The interaction effect between obstacles in front of the glass and the deposited radon progeny in predicting airborne dose rate indicates interpretation of these measurements require careful scrutiny prior to use in any retrospective dose assessment. In addition, future epidemiologic studies involving radon progeny exposure assessment using RRDs should avoid the use of any glass surfaces with objects that may impede the normal deposition of particles.
Because the study houses were selected based on convenience rather than a random sample of Iowa houses, a potential limitation of the study is the generalizability of the study results to a wide cross-section of homes. It is unknown how well the selected homes represent the general housing stock in the upper Midwest. Nevertheless, the study was focused on objective measurements of radon and radon progeny as well as related environmental factors including fan usage, heating type, etc. The heating/ventilating/air conditioner (HVAC) system used in most homes of the current study represents the major air ventilation type in the upper Midwest. In the current field study, 81.6% of the houses had forced HVAC systems, which is fairly reflective of the percent (80.4%) of the control homes in the original IRLCS (Field et al. 2000).
From the measurement perspective, a potential bias might be introduced by the fact that the ARPD only measures a small portion of the entire measurement period of the RRD. Because long-term active airborne radon progeny concentrations cannot be measured inexpensively and accurately with current technology, we were only able to perform short-term active airborne radon progeny measurements. In addition, in order to minimize the travel time to the test homes, the ARPD measurements were usually performed toward the end of the 90 days so that all the field measurements, including the RRDs, could be finished at the same time. The last 3 to 7 days of the 90 days may not represent the typical patterns of weather and related heating/cooling system usage in the house. Differences in the depositional environment and radon concentrations over the 90 day study period as compared to the final 3 to 7 days may introduce further error when matching the results from the RRD and ARPD. Nevertheless, measurements of the actual airborne radon progeny activity represent a significant advance over previous epidemiologic studies or field investigations. Because the majority of information on the environmental factors (e.g., smoking frequency) that could influence the radon and radon progeny measurements was obtained by questionnaire, both recall bias and information bias may have occurred. In addition, some environmental factors like aerosol conditions and ventilation usage were constantly changing from time to time during the 90-days study period, which may have introduced additional error. However, to assess the reliability of the collected information, the same questions on smoking and other important environmental factors were asked at the start of the study and then asked again at the end of the 90 days. We noted that the agreement between the collected environmental information was quite good between the first and second time points.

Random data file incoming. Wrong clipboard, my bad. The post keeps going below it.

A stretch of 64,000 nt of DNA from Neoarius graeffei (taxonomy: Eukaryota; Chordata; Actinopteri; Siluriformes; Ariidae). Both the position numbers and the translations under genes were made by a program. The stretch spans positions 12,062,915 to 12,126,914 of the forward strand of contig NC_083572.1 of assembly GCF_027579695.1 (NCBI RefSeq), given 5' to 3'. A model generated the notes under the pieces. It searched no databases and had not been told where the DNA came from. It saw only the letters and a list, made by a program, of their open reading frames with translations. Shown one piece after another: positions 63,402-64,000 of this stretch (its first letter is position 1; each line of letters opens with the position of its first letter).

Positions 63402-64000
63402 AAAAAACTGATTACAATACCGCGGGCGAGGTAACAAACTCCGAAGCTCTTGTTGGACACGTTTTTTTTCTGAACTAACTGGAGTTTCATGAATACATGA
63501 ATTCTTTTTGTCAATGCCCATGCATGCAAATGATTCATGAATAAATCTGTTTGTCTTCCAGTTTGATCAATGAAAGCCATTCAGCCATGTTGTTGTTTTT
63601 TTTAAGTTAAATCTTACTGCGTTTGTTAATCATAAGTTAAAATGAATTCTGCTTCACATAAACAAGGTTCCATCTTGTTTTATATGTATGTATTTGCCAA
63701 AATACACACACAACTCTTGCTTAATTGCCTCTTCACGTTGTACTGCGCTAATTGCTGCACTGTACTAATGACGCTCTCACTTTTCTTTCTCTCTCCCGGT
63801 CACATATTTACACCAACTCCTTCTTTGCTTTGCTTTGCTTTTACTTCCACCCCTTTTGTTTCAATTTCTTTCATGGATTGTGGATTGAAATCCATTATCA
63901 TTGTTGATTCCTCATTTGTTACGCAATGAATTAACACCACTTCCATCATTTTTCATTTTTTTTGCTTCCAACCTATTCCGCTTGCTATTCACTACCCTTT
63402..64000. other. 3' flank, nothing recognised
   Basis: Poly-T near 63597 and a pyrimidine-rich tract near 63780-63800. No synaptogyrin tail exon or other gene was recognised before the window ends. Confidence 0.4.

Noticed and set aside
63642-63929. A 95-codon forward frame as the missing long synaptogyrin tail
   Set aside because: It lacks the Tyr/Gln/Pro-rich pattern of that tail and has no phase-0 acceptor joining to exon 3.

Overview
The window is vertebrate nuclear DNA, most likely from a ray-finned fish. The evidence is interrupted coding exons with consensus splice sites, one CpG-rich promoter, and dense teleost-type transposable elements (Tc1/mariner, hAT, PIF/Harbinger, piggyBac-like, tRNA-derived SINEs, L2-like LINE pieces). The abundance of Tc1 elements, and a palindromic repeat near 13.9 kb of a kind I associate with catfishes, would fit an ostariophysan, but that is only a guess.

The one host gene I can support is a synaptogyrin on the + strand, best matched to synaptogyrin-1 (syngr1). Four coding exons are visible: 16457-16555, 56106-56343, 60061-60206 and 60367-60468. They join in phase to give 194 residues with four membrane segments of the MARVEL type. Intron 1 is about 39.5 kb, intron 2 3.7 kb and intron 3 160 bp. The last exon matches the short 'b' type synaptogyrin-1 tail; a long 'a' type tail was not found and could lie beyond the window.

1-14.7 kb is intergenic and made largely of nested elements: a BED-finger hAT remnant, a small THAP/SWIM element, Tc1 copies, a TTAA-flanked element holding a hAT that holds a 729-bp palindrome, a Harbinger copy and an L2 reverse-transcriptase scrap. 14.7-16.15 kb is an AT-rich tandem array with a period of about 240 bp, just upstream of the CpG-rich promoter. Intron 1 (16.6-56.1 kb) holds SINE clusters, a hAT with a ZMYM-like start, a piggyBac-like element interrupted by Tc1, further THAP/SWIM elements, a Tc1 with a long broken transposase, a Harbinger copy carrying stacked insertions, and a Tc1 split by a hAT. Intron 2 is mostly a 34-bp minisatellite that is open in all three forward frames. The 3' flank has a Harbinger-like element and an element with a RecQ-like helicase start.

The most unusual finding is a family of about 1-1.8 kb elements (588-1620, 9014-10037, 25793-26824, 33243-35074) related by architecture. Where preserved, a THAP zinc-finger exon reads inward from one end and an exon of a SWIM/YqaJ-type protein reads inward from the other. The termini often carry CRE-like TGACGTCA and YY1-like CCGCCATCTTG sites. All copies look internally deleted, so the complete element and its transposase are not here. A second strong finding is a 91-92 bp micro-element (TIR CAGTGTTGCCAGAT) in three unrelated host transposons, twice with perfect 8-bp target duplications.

The complex relationship between radon and the fate of its progeny has not been studied in many U.S. homes. While the progeny activity size distribution was tracked for short periods in two eastern homes (Hopke 1995), only grab sample measurements in 40 additional New York and New Jersey homes provide the basis for establishing the “typical” radon to progeny relationship (James et al. 2004; USEPA 1992). Our results provide both short-term and long-term data from a sample of 38 homes from the U.S. Midwest with a wide variety of environmental conditions. The good correlation between short-term airborne progeny dose and surface deposited progeny activity in these homes suggest that contemporary and retrospective radon dosimetry can be improved to better estimate the lung cancer risk posed by protracted residential radon progeny exposure.
We acknowledge the support of the National Institute of Environmental Health Sciences (NIEHS), NIH (Grant # RO1 ES05653 and Grant # P30 ES05605); the National Cancer Institute (NCI), NIH (RO1 CA85942); the National Institute for Occupational Safety and Health’s Occupational Epidemiology Training Program within the Heartland Center for Occupational Health and Safety (Grant # T42 OH008491) at the University of Iowa; and the United States Environmental Protection Agency (EPA) for their supplemental support of the NCI grant. We also extend our sincere gratitude to the homeowners who graciously made their homes available for the field testing as well as to Sarah Manley and Daniel Field for their technical assistance.
Kainan Sun, Presidential Graduate Fellow, Department of Occupational and Environmental Health, Department of Biostatistics, College of Public Health, University of Iowa, Iowa City, IA.
Daniel J. Steck, Professor, Department of Physics, St. John's University, 109 Science Center, Collegeville, Minnesota 56321.
R. William Field, Professor, Department of Occupational and Environmental Health, Department of Epidemiology, College of Public Health, N222 Oakdale Hall, University of Iowa, Iowa City, IA 52242, 319-335-4413 (phone), 319-335-4748 (fax), Email: ude.awoiu@dleif-llib (email)